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September 20, 2014:


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Well, dear readers, when I go to the theater or a movie all I want to do is have a great time and love what I’m seeing.  The fact that it so rarely happens these days is disheartening.  But I do try to find something to like in everything I see, whether a performance or some writing or direction or whatever.  And sometimes it’s just impossible.  Last night was such a case.  I saw a new musical, a “modern rock opera” as the subtitle told us.  As opposed to what – an old-fashioned rock opera?  And what exactly is a rock opera anyway?  Would Jesus Christ, Superstar be a rock opera?  Perhaps the first?  I saw it and certainly enjoyed some of the music, but ultimately it was so overbearing that I just grew weary.  This modern rock opera was, perhaps, the worst thing I’ve ever seen and I’ve seen some doozies.  Before I go further, I will say the audience, which included a lot of friends, gave it a standing ovation and lots of woo-hooing.  I say that in the interest of fairness.  The piece itself has gotten mostly poor reviews, even from the reviewers who love everything.  But they did praise the production.  A lot of money, endless money, has been thrown at this thing by someone with VERY deep pockets.  There is a nine or ten piece band – in a 99-seat theater.  The sound design ranged from almost bearable in act one, to ear-splitting and out of control in act two – do we really need the bass pumped so loud that it is actually shaking the rafters of the theater?  Not for me.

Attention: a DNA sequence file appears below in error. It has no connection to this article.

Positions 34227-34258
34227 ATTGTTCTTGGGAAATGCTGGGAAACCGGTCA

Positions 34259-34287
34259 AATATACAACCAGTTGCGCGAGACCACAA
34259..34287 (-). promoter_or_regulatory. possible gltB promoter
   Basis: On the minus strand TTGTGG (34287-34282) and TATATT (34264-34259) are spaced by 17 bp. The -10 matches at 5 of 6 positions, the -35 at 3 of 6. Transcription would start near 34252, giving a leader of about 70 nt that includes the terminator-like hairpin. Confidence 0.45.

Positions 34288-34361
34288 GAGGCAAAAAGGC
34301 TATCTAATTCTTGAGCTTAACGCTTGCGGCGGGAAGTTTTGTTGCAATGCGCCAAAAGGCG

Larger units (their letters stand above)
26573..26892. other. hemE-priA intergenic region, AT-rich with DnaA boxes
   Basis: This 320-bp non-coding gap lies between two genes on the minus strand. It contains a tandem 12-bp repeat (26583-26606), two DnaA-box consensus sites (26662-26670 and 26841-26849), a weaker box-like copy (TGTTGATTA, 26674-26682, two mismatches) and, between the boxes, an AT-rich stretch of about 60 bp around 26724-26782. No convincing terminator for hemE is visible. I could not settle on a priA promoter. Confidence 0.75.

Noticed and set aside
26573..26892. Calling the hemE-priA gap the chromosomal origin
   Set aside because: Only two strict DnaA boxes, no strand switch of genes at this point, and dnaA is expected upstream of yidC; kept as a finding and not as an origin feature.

There is a credit for book, music and lyrics – I’m not sure what the “book” part is since it’s all sung.  The story is so confusing and impossible to follow that they have three pages in the program telling you what you’re seeing.  And supertitles – smart-ass supertitles for the “hip” in the audience.  But here’s the thing: If you can’t tell a coherent story without a three-page endless synopsis, you’re doing something wrong.  It’s as simple as that.  There are many ways to solve the problem, none of which have been explored by the writer.  Instead we get one mind-numbing number after another, all sounding exactly the same with trite, banal words sung feverishly by the cast.  Sometimes there is a quieter moment but those are really few and far between.  The cast has gotten good reviews in some quarters, and I suppose they were okay.  The direction has gotten raves but I thought it was show-offy in its attempt to get the material off its feet, literally throwing in everything under the sun, from that kind of “flying” stuff that’s so popular right now, you know, with the fabric, to having the final word of the play projected all over the set (the audience “oohed” when that happened), to this director’s seeming trademark of having a door upstage center that, when opened, has a hugely bright light to blind the audience and backlight the actors.  He did the same thing in another musical I saw that he directed – only in that musical it basically killed the end of one of the most electric numbers in musical theater for a star – doing that trick basically robs the star of her moment because it’s all about the blinding light rather than what it should be about.   Anyway, not a fan of that sort of thing.